Writing is the Best Medicine

The human psyche is capable of a whole range of emotions. The good, the bad, and the ugly. Awe, sadness, and envy.

However, society has determined that there are acceptable and unacceptable ways in which people should deal with their emotions. For example, you can’t pursue your happiness at the expense of someone else’s; you can’t express anger as anger would like to be expressed; you can’t just cry at the drop of a hat when you feel sad. Well, technically, the latter example is okay (compared to the potential crimes implied by the first two), but people will typically (at least silently) offer strong judgment if someone “randomly” breaks into tears.

So what are we to do with our emotions? How are we to process them in a healthy way?

Well, I’m glad you asked. That’s what I’d like to touch on today.

There are three possibilities here. The first is to pay way too much money for a therapist. But both of the other two boil down to “work out your emotions through characters in a story” (but please remember the separation between fiction and reality!), and these two options are what we will focus on today.

The Trial-and-error Method

In this method, give your character similar emotions to yours and as she goes about her day, she gives full vent to her emotions. Odds are, it’ll create a lot of narrative conflict. In fact, it is likely that the conflict will overflow to the point where you feel like things have escalated too far.

If this happens, the good news is that you worked through your emotions. Now “backspace” everything back to the point where things went too far. At this point, you can try again, dealing with the emotions in a different way (or, if you feel better, you can move on with your day). The point here is to repeat until you feel better and can move on with your day.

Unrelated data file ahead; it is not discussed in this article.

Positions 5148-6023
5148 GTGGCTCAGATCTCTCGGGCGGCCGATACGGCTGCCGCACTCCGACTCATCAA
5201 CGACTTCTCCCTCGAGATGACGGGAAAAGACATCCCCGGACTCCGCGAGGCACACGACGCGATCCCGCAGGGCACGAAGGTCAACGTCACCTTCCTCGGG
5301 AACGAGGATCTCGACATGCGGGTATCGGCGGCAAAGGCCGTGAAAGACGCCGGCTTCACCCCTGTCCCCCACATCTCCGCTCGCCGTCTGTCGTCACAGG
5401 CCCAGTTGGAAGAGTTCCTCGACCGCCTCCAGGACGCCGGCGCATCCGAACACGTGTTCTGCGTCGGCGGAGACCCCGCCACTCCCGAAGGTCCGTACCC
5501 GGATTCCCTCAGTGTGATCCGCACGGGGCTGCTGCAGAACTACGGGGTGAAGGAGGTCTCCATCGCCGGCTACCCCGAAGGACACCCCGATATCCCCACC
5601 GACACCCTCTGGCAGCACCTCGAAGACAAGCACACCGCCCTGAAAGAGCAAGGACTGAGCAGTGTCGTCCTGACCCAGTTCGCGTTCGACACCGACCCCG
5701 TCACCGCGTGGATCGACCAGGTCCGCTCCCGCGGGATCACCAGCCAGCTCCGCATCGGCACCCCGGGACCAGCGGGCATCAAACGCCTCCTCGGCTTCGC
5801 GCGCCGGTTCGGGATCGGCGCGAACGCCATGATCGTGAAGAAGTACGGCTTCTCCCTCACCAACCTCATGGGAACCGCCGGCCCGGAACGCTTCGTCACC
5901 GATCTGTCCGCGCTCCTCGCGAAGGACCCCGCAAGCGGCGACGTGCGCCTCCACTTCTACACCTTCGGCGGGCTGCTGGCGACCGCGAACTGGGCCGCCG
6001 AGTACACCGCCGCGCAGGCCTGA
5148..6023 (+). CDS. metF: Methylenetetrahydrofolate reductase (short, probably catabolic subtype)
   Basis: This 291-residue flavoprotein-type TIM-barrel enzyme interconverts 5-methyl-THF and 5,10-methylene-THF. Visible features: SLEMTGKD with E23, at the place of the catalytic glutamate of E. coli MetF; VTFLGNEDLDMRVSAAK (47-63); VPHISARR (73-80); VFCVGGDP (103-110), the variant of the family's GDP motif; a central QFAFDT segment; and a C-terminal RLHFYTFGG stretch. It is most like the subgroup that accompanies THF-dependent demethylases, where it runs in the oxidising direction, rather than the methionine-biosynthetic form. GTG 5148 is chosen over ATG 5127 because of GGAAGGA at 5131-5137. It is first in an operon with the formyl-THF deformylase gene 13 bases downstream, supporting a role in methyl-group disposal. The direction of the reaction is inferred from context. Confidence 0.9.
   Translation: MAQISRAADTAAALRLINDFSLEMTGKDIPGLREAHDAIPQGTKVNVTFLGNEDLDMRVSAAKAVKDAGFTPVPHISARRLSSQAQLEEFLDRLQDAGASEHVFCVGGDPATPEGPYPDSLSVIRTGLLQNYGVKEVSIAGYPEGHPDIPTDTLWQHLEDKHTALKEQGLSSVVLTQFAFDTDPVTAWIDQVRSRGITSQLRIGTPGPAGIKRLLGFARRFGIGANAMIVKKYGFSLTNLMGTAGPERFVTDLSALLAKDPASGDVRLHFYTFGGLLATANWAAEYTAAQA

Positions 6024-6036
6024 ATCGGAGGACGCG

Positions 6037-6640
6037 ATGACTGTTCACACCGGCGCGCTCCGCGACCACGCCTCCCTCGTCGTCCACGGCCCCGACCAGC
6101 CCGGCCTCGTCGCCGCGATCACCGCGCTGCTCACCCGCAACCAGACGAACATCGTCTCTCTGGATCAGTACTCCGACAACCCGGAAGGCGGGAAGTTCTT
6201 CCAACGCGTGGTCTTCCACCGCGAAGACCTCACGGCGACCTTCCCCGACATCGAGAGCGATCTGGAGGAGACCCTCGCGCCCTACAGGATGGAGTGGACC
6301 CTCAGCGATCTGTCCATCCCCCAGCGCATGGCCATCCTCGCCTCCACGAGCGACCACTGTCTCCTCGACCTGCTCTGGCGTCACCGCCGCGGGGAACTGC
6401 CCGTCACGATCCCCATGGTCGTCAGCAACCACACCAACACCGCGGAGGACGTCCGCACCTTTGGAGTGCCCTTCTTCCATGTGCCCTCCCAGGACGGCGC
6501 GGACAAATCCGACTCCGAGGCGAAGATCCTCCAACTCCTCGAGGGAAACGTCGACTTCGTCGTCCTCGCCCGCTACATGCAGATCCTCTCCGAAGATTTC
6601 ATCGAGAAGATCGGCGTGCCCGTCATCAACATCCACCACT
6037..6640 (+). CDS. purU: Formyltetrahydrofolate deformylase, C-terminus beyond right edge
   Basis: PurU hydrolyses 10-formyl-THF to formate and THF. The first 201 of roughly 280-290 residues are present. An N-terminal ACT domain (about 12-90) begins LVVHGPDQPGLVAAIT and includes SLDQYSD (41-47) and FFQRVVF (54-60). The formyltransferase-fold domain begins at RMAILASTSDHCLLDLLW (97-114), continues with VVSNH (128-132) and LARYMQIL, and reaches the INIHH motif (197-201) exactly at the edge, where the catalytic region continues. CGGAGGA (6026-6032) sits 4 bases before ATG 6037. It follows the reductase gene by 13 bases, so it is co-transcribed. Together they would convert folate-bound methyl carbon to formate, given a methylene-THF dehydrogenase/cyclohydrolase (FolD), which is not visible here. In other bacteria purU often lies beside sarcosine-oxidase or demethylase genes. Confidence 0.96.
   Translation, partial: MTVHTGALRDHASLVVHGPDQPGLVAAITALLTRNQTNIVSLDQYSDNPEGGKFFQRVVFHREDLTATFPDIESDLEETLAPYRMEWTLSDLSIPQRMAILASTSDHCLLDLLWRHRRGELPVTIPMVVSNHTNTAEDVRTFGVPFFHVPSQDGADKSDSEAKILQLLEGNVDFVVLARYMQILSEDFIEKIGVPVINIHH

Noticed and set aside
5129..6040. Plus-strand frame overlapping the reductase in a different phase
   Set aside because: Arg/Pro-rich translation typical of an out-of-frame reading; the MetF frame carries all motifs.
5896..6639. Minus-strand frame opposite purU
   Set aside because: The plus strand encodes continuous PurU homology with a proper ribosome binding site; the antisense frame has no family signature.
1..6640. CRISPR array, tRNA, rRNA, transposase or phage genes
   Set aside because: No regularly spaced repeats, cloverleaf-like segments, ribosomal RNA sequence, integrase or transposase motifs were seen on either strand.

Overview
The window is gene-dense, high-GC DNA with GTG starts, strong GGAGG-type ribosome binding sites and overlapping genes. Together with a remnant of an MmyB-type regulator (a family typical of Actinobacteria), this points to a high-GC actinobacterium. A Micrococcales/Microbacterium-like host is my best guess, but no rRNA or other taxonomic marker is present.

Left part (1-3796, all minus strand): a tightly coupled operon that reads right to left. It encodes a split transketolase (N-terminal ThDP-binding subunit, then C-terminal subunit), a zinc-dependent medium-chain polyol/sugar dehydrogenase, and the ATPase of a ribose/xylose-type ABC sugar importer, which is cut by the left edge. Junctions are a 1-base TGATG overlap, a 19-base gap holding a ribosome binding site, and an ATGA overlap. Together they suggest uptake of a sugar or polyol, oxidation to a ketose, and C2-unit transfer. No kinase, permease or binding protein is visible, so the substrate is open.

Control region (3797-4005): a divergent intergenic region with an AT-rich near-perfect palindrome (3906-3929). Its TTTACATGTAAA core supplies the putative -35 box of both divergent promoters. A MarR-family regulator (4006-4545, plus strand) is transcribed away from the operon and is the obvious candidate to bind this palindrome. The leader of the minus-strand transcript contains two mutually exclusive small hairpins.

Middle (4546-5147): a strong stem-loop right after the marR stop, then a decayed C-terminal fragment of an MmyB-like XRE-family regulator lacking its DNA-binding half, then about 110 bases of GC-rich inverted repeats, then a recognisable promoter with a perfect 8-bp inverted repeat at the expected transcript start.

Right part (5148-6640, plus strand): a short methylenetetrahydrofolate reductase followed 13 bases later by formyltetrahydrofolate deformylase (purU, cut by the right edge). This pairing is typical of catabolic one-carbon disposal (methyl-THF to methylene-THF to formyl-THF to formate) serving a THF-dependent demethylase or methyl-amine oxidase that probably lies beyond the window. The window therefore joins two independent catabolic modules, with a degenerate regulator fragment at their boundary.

But there is another option.

The Go-with-it Method

This method is essentially identical to the previous one. However, the big difference here is that it makes you more easily connect fiction to real life. When your character makes things escalate too far, they have to deal with the consequences (just like you would if you’d done the same in real life). “Backspace” is too easy, and there’s no “backspace” in real life.

This is my preferred approach. In fact, hopefully, someday I’ll finish the novel I started as a result of my emotions–Swindled. I was dealing with the stress of COVID, and my wife and I came up with a ridiculous book idea. As I’m still dealing with related stresses, maybe it’s time to get back to it. Or maybe it’s time to start a brand new one, for which I have no title yet. But it’ll be related to these:

  • Hidden Hate
  • Severed
  • When Love is Hate

I really don’t like any of those titles, so we’ll see what happens. Additionally, I’m tempted to just disappear into my fantasy world for a while to deal with my emotions, but I guess time will tell.

Will you use the Trial-and-error method or the Go-with-it method?

That’s all for now. There’s not much to today’s post, because I need to work on some emotions myself; I wrote a post two weeks ago about how I’d write a little every day, and I’ve done no fiction writing since then. School and work and life have been kicking my butt. So I’ll talk to you next week. Hopefully, I’ll have had some thorough therapy time in the meantime.

In this with you.

Soli Deo Gloria

Thanks for reading.

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